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Comfrey: Nature's Remedy for Aches and Pains

A powerful herbal healer, Comfrey is a great ally to incorporate into your medicine cabinet. Its name comes from the Latin phrase con firma, which means "made firm" and explains how this herb helps to knit the musculoskeletal system back together.


It is important to have a solid understanding of how Comfrey works with the body, as there are many risks that can come from uninformed usage of this powerful healer. Read on to learn about the virtues and risks associated with Comfrey so that you can interact with them safely.


A photo of Comfrey flowering

Comfrey Key Information

  • Common Name: Comfrey

  • Latin Name: Symphytum officinale (comes from the Greek word "to unite")

  • Other Names: Knitbone, Bruisewort 

  • Plant Description: Large roots that look line bones and joints; large, rough and oval-shaped leaves; perennial; bell-like flowers that are pale blue, pink or yellowish

  • Parts Used: Root and aerial parts

  • Harvest Info: Dig root from fall through spring, harvest leaf when fully formed but before plant flowers. The cell-proliferating molecule called allantoin is at the highest levels when the plant is growing fastest. The root and the main rib of the leaf have the highest amounts of allantoin and mucilage. Can work with Comfrey fresh or dried.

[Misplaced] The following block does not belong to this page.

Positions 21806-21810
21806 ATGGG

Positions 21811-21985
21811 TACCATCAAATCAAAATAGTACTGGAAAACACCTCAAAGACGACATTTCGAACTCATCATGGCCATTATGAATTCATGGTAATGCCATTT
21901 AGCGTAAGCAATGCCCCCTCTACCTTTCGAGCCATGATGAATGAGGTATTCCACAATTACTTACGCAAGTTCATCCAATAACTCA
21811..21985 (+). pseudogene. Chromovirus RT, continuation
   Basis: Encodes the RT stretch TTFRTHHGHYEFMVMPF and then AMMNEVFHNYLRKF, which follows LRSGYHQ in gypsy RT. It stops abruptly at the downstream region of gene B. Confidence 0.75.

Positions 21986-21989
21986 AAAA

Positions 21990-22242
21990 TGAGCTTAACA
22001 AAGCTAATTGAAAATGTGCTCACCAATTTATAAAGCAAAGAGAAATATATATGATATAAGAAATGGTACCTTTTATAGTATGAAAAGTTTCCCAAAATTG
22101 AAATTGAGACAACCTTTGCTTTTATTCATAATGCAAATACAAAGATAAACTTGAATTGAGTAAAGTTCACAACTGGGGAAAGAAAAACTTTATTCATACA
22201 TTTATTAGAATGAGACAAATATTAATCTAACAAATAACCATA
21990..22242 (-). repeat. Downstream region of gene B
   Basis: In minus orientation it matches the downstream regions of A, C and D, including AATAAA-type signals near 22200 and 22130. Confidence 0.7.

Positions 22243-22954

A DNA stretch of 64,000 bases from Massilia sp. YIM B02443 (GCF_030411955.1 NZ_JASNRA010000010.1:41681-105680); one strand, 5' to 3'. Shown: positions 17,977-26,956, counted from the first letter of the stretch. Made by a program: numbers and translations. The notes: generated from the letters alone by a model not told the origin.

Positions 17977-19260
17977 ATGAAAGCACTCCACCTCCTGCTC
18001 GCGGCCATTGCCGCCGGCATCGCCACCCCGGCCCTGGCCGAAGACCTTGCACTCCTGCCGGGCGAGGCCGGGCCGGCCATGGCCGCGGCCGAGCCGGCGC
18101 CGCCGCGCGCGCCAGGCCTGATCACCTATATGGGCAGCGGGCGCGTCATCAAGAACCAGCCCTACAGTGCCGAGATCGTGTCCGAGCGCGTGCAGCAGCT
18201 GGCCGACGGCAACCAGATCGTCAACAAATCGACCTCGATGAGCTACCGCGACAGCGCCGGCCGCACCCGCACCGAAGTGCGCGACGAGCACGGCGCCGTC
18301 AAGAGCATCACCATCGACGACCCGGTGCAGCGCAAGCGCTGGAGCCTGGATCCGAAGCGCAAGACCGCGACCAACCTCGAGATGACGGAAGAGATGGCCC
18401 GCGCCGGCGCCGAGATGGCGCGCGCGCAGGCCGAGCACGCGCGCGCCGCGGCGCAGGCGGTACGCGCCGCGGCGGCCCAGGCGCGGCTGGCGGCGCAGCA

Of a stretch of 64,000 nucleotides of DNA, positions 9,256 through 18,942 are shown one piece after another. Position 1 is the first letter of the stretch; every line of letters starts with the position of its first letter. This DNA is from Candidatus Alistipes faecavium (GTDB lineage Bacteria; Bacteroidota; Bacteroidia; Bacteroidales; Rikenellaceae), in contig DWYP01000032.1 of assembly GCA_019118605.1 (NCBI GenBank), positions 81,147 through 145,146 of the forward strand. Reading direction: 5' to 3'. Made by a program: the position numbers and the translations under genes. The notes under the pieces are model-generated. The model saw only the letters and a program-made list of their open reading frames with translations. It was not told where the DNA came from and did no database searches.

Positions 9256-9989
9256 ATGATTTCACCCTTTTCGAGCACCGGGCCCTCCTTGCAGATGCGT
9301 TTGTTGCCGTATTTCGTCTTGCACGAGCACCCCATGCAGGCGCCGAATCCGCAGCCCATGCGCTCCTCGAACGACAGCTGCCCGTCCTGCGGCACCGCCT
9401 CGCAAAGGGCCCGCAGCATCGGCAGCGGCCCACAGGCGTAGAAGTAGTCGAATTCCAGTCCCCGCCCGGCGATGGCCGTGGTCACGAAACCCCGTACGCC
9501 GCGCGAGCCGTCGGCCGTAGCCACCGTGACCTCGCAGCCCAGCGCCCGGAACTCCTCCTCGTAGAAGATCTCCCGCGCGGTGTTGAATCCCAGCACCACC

• Precautions: This herb can be dangerous to take internally and can heal wounds too quickly, causing risk of infection. We will be sharing a post soon for a more in-depth discussion of the risks and benefits associated with Comfrey. 


Herbal Actions

  • Analgesic (mild)

  • Anti-inflammatory

  • Astringent 

  • Demulcent

  • Emollient 

  • Expectorant 

  • Heals skin and musculoskeletal system 

  • Mucilaginous (contains more mucilage than Marshmallow root)

  • Vulnerary 


Comfrey Herbal Indications


Comfrey is perhaps best known for the way it stitches up the musculoskeletal system. This plant is high in a constituent called allantoin, which encourages cell proliferation and speeds up healing.


Comfrey encourages ligaments, muscles and bones to knit together firmly. This herb also facilitates the healing of cuts, bruises, sprains, dislocations, swelling, fractures, burns, splinters and ulcers and soothes inflamed tendons. Comfrey is a good ally for healing insect bites, scars, skin inflammation, acne, and hemorrhages as well.


This herb is mildly analgesic and a great anti-inflammatory, making it an effective pain remedy and especially soothing for arthritis, gout and lower back pain. Overall, Comfrey is a great helper for decreasing the time it takes to heal wounds and irritations.